Gov. Malloy Announces Housing Unit at Manson Youth Institution to Close as a Result of Juvenile Justice Reforms and Declining Crime Rate
Unit Closure Will Save Taxpayers More Than $600,000 Per Year
(HARTFORD, CT) – Governor Dannel P. Malloy today announced that as a result of the state’s recently enacted juvenile justice reforms and the continuing decline in the crime rate and prison population, the Connecticut Department of Correction (DOC) will be closing one of the ten housing units at the Manson Youth Institution in Cheshire. The unit closure will save the state more than $600,000 in annual operating costs.
“Juvenile justice reform is about recognizing that our young people need a system based on help and support instead of one based on isolation and permanent punishment,” Governor Malloy said. “In Connecticut, we’ve taken a reform-focused and data-driven approach that has brought our prison population to its lowest point in 23 years, while bringing our crime rate down to a remarkable 50-year low. In this same time span, we’ve reduced juvenile arrests by more than 5,000, allowing us to offer our young people classrooms instead of prison cells and opportunity instead of incarceration.”
“It is incredibly gratifying to see tangible evidence of our efforts to reducing the number of incarcerated youths in our state,” DOC Commissioner Scott Semple said. “With the help of Governor Malloy and the legislature’s Second Chance initiatives, we are helping to keep more young people out of prison and in school where they belong – giving them the best chance at becoming productive citizens. At the risk of oversimplifying the issue, what better way to make sure someone does not reoffend, than by keeping them out of the criminal justice system in the first place?”
Connecticut has seen a steady decline in the number of adult inmates under the age of 22 as a result of the recently enacted Raise the Age reforms. Since 2009, the number of inmates in DOC custody between the ages of 18 and 21 has dropped by 62 percent.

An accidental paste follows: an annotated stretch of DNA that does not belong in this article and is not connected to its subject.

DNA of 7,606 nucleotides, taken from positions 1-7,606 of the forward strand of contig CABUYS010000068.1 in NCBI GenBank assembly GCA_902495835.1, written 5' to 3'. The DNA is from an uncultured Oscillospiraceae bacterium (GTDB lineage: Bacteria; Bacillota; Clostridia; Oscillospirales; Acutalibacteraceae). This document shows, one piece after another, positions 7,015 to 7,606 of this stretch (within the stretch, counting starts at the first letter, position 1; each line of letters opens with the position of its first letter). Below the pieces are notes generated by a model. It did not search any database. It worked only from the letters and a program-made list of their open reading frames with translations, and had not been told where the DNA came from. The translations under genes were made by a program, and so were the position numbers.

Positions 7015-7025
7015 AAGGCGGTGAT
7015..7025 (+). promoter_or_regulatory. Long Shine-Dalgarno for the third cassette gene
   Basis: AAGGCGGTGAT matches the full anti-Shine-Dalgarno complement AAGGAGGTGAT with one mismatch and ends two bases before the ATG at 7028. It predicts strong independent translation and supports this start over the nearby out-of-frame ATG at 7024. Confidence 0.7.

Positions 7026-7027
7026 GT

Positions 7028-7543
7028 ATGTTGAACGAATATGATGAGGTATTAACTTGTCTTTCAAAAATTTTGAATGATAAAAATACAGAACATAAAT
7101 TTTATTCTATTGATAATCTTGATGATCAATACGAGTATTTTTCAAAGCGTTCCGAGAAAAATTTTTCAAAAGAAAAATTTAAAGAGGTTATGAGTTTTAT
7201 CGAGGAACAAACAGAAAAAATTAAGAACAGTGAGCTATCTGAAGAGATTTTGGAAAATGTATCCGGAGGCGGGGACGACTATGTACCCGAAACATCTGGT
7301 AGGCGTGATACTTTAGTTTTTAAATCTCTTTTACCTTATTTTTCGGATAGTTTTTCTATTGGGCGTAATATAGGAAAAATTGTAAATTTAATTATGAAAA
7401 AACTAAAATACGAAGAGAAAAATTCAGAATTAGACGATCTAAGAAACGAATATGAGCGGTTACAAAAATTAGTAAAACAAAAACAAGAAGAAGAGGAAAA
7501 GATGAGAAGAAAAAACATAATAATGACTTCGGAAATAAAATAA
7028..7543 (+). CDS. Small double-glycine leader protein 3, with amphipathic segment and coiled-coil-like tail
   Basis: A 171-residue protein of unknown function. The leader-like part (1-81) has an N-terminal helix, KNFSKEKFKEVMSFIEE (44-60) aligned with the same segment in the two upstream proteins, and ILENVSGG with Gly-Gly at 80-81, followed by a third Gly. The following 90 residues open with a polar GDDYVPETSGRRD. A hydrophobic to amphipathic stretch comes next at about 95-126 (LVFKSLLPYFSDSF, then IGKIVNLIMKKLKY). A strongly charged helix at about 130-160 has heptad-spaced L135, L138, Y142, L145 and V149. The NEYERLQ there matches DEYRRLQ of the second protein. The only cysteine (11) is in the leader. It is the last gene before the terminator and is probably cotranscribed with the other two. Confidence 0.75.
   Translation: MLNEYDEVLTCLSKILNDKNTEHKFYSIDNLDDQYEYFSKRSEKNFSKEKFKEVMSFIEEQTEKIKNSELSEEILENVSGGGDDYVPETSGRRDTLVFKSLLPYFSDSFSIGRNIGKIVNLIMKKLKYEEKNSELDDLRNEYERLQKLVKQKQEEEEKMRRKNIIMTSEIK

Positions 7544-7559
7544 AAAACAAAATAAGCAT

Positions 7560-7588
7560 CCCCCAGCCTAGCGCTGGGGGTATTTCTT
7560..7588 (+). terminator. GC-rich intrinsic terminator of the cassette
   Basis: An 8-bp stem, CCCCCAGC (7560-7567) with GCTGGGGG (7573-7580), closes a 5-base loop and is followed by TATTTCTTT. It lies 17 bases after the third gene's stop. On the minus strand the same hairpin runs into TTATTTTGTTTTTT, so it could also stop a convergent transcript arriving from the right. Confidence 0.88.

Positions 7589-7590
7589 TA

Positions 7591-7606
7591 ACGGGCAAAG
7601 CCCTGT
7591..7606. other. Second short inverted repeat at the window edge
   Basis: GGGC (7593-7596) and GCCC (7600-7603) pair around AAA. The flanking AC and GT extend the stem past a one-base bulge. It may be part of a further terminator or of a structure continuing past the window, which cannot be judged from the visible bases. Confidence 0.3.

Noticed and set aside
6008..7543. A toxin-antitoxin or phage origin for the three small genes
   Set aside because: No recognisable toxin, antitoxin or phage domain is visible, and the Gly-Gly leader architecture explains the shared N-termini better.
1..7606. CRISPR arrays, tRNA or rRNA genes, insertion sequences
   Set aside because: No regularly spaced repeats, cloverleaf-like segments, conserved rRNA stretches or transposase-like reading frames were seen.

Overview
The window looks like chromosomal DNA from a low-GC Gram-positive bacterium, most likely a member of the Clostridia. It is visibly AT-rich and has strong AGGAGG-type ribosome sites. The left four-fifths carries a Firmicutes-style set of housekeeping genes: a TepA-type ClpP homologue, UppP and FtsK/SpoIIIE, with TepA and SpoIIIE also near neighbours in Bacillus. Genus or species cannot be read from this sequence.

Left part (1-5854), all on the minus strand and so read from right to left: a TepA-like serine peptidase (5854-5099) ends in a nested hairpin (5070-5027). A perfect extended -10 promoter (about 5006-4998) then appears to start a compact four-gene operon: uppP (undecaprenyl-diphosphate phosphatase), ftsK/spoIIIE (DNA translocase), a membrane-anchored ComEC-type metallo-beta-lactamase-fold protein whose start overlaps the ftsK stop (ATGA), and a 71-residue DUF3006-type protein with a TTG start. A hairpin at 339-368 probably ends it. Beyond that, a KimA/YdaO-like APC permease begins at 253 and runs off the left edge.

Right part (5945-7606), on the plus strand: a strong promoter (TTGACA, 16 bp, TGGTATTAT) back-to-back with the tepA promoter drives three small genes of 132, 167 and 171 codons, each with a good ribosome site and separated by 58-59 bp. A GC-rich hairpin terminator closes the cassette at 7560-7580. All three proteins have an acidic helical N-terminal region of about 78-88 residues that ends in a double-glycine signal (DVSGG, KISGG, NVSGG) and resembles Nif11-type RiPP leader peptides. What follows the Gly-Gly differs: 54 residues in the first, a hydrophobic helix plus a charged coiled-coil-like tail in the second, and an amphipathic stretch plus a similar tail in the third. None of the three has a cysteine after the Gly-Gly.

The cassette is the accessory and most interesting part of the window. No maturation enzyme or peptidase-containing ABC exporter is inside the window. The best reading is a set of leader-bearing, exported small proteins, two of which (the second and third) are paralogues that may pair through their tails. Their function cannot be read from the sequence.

Age of Incarcerated Individuals
The Manson Youth Institution, which is currently housing 490 inmates, is a level four, high-security facility that houses both sentenced and un-sentenced male young adults under the age of 22, including approximately fifty 15 to 17-year-olds who have been transferred from juvenile to adult court. The younger inmates are housed separately from the young adult population pursuant to federal regulations and in order to employ management strategies geared directly toward the special needs of this age cohort. At its peak, the facility once held more than 700 inmates.
Offenders at the facility are housed in 10 separate buildings, each with 3 wings that contain 12 cells, a day room, counselor offices and a mini-kitchen. Each unit houses up to 72 youthful offenders. With today’s announcement, the number of housing units is reduced to nine.
The closure of the unit comes on the heels of several other facility closures throughout the state prison system in recent years, including:
- The upcoming closure of the Enfield Corrections Institution at a savings of $6.5 million per year.
- The Radgowski Annex Building at the Corrigan-Radgowski Correctional Center in Montville in April 2017 at savings of $3 million per year.
- Four housing units within the Osborn Correctional Institution known as the “Q’s” in October 2016 at a savings of $2.2 million per year.
- The Niantic Annex of the York Correctional Institution in January 2016 at a savings of $7.6 million per year.
- The Fairmont building at the Bridgeport Correctional Center in July 2015 at a savings of $2.1 million per year.
- The Bergin Correctional Institution in Storrs in August 2011 at a savings of $12 million per year.
- The Gates Correctional Institution in Niantic in June 2011 at a savings of $12.3 million per year.
- The Webster Correctional Institution in Cheshire in January 2010 at a savings of $3.4 million per year.